What is Chernobyl's story about?
Chernobyl follows the story of scientists Valery Legasov (played by Jared Harris) and Ulana Khomyuk (Emily Watson) and politician Boris Shcherbina (Stellan Skarsgård) as they navigate the aftermath of the Chernobyl nuclear disaster, considered to be one of the worst man made catastrophes of all time. The blast, which resulted in the nuclear core of Reactor 4 at the Pripyat power station completely exposed, saw about 100,000 die of long term health effects and the entire surrounding precinct evacuated and changed forever.
Where can I watch Chernobyl in Australia?
Like with Game Of Thrones, the only way to watch Chernobyl is via Foxtel.
How much of HBO’s Chernobyl is true?
The character of Ulana, played by Emily Watson, is fictional, and instead draws on the experiences of many scientists working on the accident — meaning that no, she didn’t burst in and save the day. In fact, some experts have questioned in there were any female scientists involved at all.
The main story is generally all true, but with a bit of artistic liberty. The main scientist, Valery, didn’t get woken up in the middle of the night. In fact, he found out about the disaster at that first meeting where he was invited as an expert, where he already had ties to the central committee of the Soviet Union. He also had a family — and his daughter has since spoken out about his tapes, which were real explained his experience of the explosion and the events following.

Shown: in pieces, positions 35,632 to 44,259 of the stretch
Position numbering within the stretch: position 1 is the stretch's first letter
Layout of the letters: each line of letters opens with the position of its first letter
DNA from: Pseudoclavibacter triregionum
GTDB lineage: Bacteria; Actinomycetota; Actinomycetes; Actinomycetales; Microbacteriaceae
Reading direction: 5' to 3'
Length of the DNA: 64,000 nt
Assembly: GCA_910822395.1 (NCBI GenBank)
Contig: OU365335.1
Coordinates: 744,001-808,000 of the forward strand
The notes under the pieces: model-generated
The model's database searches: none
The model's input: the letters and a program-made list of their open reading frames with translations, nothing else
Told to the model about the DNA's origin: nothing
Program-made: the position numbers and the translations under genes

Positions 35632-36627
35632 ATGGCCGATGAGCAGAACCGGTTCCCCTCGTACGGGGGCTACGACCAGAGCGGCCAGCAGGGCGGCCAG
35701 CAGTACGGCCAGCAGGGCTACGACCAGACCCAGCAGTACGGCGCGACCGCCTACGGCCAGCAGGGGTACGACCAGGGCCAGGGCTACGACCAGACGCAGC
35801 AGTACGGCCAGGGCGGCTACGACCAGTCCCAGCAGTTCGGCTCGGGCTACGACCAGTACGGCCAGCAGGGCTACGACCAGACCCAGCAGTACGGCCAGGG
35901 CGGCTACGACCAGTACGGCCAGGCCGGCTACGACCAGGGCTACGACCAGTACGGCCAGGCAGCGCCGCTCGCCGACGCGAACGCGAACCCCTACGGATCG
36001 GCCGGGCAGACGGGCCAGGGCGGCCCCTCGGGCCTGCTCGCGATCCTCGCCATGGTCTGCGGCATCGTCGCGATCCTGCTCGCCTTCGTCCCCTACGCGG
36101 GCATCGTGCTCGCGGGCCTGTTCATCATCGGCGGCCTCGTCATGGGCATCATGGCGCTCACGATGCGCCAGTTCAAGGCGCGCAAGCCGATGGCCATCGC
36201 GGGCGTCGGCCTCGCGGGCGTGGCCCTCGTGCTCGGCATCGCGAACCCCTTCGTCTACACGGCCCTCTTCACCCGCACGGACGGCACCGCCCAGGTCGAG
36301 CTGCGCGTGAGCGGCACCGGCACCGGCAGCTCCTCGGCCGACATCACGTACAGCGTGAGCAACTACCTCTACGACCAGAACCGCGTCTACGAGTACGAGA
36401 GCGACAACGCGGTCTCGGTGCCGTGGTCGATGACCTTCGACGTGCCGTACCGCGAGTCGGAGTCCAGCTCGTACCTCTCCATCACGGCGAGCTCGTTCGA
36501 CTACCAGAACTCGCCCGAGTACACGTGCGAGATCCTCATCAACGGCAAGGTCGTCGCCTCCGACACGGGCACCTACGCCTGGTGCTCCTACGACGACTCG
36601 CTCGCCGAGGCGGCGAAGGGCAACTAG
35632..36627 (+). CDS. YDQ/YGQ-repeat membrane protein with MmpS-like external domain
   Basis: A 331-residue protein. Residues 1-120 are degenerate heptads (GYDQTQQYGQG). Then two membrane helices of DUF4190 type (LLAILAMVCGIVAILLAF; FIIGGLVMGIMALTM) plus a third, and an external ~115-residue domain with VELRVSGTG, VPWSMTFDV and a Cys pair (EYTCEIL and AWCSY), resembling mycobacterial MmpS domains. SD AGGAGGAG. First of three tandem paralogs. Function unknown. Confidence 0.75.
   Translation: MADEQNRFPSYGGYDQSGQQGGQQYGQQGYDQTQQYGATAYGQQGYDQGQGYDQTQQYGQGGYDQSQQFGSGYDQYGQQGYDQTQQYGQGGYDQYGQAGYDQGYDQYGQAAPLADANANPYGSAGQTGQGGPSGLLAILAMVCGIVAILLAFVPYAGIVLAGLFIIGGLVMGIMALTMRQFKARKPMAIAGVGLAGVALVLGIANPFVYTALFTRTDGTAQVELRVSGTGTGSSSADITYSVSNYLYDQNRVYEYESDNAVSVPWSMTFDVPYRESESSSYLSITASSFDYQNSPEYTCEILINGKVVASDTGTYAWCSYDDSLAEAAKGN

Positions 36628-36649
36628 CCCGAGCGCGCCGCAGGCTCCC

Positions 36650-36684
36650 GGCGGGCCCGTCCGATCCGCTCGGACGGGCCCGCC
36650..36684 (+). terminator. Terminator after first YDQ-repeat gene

There were a few other small changes, including the crash of the helicopter, which actually happened two weeks after the event, not days later. Likewise, the claim that contaminated groundwater could wipe out most of Eastern Europe was an artistic hyperbole, with producers telling Variety it was “an exaggeration.” The risk was, however, still significant.
What were the long lasting effects of the Chernobyl explosion?
The long term health effects of the Chernobyl explosion were severe. According to reports, up to 90 per cent of local children developed cancer, and 5 per cent of adults. An estimated 100,000 people died due to radiation over time. Animals in the Chernobyl exclusion zone (on the Belarus side) are famously deformed, prompting many a story and a few documentaries. And although you can visit the Pripyat power station today, radiation levels aren’t safe to stay long. People who work inside the tourist site can only work for three weeks before having time off, and visitors can't stay for long.